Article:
Weekends bring even more things to do to the Coachella Valley. We started by going to another farmer's market, which felt like a spin-off from the market we loved at the College of the Desert last Saturday. Some of the products were the same. We finally broke down and bought some red neck wineglasses. They are mason jars glued on candle stick holders. Often when we bring something to drink to a campground happy hour, it's hard to carry a glass of liquid and a lawn chair. These glasses have screw on tops. Problem solved. We also went to a small fine art fair two blocks away. The setting on the bright green grass beneath the palm trees with the mountains as a back drop made the art even more beautiful. We saw wonderful pieces that will look mighty fine in our next mansion.
In the evening we returned to the mall lawn in Palm Desert where a charity fund raiser featured wine, snacks and a local jazz band. The leader played trumpet in the 1970's with the Rolling Stones. His musical skill and battered visage supported this assertion. The band would start with a familiar melody and wander off in all kinds of jazzy directions, each member taking a solo turn. As the sun set and the lights wound on the palm trunks began to twinkle. A special evening.
Today we joined lots of other thrifty geezers on the lawn of the Empire Polo Grounds in Indio. No admission charged. We brought a picnic and lawn chairs and watched the horses and riders thunder up and down the field, which is as big as nine football fields. Each rider brings a string of 6 - 8 horses and changed mounts during the game, which consisted of six 7.5 minutes chukkas (quarters.) We were surprised to see women on the team riding along side the men. One of the men got hit in the elbow with a flying ball and had to be taken away by the EMT's. This sport challenges the athleticism of both the men and the horses. Each horse costs $10,000 - $50,000. No wonder it's known as the sport of kings.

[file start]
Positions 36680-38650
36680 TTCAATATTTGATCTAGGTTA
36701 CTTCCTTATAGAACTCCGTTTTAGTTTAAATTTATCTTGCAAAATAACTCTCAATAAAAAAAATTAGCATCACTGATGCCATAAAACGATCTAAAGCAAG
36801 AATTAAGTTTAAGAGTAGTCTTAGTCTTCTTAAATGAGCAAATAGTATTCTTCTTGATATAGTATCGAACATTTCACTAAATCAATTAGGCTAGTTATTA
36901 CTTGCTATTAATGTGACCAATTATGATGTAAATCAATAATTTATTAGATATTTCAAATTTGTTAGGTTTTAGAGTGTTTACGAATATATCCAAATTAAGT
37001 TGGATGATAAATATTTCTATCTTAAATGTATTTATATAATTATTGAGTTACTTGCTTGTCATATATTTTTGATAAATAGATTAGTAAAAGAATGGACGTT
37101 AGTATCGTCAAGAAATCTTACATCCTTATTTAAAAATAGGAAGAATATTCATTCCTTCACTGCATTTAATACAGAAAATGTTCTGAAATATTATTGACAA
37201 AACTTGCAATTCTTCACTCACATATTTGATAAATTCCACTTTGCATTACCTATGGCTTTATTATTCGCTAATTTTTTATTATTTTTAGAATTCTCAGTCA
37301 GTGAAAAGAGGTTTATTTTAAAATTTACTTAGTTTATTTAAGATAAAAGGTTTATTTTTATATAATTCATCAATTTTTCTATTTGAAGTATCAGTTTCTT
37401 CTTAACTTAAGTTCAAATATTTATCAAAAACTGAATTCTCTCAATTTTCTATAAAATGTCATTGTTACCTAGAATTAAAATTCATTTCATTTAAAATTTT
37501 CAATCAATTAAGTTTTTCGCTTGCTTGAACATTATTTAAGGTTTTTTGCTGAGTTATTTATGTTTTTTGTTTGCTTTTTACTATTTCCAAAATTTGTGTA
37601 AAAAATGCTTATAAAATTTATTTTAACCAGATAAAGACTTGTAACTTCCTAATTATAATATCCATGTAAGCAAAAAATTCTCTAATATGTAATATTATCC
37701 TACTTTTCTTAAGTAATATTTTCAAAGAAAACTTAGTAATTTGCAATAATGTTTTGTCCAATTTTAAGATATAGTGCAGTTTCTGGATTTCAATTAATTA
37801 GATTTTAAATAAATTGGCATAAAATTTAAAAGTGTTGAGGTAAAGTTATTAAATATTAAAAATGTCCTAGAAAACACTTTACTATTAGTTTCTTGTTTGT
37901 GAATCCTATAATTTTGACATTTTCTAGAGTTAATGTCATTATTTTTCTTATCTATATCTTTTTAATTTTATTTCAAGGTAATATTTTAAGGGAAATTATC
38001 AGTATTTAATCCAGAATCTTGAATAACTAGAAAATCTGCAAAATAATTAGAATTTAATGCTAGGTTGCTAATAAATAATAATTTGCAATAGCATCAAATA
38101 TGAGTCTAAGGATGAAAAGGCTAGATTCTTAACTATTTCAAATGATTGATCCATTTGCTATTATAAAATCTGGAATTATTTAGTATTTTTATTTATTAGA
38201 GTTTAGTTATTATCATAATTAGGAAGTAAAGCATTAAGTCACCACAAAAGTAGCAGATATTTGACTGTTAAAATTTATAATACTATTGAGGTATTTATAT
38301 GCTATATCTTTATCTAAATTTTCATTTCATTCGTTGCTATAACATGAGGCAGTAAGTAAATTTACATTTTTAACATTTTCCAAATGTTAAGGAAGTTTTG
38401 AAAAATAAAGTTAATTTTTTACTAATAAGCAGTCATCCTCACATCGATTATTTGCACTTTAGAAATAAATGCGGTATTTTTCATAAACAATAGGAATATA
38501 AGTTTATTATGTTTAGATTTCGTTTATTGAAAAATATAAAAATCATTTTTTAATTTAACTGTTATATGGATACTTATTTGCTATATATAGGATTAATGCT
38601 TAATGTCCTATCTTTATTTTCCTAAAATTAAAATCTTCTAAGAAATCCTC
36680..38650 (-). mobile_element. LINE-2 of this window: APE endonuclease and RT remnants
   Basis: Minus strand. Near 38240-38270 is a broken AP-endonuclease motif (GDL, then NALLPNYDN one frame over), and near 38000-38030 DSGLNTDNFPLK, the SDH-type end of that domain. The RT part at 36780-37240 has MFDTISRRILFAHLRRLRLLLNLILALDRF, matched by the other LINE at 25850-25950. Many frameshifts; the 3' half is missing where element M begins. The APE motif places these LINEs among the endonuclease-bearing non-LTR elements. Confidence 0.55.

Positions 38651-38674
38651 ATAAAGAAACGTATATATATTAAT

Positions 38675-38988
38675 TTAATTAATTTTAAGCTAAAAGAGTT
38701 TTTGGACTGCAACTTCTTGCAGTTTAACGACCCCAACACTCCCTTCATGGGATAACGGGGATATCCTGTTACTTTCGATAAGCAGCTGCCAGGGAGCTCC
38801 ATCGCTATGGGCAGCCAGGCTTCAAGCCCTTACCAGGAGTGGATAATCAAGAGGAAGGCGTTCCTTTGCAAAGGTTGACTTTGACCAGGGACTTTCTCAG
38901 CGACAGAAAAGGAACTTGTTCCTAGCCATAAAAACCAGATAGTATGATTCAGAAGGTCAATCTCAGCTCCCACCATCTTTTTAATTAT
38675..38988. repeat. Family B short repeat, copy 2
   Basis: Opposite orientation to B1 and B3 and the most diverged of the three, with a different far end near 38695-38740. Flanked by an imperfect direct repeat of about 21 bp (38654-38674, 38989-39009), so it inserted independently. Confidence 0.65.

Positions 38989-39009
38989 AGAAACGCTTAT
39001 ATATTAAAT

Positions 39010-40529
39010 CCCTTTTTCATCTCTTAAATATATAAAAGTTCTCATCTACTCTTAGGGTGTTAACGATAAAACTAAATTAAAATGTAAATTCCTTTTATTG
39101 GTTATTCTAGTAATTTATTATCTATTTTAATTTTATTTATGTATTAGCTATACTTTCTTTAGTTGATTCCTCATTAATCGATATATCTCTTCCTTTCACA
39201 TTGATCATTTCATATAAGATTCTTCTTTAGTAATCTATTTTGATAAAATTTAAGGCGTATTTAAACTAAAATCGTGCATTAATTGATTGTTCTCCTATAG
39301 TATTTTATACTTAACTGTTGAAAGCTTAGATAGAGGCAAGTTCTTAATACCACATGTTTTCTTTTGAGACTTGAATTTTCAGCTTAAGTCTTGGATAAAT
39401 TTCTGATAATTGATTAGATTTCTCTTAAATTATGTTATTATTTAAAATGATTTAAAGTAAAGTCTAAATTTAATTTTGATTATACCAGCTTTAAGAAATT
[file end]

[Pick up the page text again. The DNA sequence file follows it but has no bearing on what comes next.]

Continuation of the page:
Then we jumped on our own mounts and rode our bikes on the path that passes the lavish country clubs of Indian Wells. Rich folk like Bill Gates own homes here. The huge lush grass lawns, flower filled beds, and rows of palm trees were spectacular. The amount of water these desert communities use is hard to fathom.